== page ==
In this case, the Claimant was a Limited Partnership made up of five partners. The Claimant claimed that they had been granted an overriding lease of office premises held by the Defendant company. This meant, according to the Claimant, that they were the immediate landlord of the Defendant. The Claimant’s solicitors then served a break notice on the Defendant seeking to terminate the Defendant’s underlease in 6 months’ time pursuant to a break clause in the lease. The Claimant wanted to demolish the building and undertake major redevelopment works in the City of London.
The Defendant maintained that the Claimant could not have been granted an overriding lease because partnerships cannot hold property as they were not a legal person. In addition, the overriding lease could not have vested in the five partners in the partnership. This was because the individual partners were not named in the overriding lease and, in any event, where land is held by more than four people, it vests in the first four named, who would hold on trust for all five partners.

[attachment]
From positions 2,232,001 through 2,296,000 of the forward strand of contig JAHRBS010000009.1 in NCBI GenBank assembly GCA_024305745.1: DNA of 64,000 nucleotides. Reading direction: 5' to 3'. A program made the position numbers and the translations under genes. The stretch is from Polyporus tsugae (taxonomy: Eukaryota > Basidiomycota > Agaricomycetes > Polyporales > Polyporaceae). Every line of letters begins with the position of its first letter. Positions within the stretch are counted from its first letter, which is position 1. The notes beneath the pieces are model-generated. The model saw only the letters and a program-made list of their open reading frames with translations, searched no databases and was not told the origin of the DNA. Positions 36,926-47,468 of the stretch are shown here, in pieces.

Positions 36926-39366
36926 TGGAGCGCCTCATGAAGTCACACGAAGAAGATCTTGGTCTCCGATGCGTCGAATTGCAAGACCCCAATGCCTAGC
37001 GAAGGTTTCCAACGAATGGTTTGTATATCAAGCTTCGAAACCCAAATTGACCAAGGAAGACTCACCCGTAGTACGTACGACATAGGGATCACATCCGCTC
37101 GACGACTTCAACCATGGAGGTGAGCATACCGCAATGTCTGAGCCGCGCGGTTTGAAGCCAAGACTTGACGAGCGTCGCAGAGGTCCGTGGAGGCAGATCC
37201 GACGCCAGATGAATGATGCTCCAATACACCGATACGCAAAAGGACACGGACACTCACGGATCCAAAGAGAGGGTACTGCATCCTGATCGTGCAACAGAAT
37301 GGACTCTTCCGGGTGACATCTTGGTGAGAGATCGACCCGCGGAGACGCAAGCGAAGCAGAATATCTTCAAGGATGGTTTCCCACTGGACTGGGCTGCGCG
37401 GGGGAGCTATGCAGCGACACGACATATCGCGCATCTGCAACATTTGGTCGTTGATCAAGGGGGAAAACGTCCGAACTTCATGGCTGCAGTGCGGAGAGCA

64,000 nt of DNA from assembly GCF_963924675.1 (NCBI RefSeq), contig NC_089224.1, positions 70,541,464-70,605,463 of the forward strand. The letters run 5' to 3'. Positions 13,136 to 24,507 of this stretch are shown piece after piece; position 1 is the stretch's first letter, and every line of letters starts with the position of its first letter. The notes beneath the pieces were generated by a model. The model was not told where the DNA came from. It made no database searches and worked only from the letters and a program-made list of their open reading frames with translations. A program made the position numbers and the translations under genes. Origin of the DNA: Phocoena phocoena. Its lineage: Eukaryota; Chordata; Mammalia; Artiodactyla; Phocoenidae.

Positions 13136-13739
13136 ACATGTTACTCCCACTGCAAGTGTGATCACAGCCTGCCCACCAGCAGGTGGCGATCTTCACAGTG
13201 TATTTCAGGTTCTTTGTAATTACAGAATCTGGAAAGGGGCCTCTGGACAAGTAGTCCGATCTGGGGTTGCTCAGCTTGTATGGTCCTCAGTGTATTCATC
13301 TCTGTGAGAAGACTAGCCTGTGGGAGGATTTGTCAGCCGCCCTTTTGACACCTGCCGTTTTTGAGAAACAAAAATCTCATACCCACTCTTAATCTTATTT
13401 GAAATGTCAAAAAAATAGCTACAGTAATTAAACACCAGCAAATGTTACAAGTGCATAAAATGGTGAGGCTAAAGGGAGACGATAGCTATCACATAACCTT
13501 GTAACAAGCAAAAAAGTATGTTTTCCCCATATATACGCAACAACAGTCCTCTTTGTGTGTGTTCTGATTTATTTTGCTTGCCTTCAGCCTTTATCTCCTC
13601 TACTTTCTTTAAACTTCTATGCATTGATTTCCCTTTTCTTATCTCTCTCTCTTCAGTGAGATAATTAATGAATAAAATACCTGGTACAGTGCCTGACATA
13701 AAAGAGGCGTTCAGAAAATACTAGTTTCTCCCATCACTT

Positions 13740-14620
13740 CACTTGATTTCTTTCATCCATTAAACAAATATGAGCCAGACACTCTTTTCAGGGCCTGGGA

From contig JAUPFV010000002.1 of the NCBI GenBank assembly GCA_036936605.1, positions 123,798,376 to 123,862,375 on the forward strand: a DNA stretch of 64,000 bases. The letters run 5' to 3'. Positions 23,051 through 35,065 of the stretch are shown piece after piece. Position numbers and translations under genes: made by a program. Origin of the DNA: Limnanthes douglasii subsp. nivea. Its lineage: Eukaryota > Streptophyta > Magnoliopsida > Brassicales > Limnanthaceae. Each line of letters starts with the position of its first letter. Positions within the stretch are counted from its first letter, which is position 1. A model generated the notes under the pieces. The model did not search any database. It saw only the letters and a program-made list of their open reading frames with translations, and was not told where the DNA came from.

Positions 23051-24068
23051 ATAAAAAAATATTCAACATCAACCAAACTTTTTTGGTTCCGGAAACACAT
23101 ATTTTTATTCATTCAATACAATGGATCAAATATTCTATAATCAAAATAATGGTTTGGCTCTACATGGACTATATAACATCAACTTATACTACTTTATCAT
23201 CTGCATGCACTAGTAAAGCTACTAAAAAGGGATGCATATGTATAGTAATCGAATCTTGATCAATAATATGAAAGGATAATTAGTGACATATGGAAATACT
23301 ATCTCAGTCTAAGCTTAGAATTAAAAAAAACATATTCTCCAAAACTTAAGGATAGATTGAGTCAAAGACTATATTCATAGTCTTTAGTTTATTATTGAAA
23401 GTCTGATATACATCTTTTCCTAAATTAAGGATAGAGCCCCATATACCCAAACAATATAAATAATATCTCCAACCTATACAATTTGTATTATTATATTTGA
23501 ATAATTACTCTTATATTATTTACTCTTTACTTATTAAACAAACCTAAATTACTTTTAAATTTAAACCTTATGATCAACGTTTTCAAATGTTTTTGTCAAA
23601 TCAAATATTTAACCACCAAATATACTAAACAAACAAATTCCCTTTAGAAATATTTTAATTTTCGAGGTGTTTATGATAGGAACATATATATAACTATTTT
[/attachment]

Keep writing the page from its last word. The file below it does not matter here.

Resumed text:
The Claimant argued that the overriding lease was either vested in the partnership, in the first four named partners or in the general partner of the partnership and sought to contend that it was obvious that the break notice had been served by one of these bodies.
The Judge found that the overriding lease was held by the general partner company because the partnership could not could it and it could not be ascertained which of the five partners intended to hold the lease. Given this, the Claimant limited partnership could not have served a valid break notice. Furthermore, on these facts, the break notice would not have been clear to a reasonable recipient and so this escape route could not be used.
The decision meant that the Claimant could not terminate the underlease in September 2016 so it will continue until 2021 scuppering the valuable redevelopment plans unless some deal can be reached. Again, this case shows that it is vital to correctly observe the requisite contractual requirements when serving a break notice.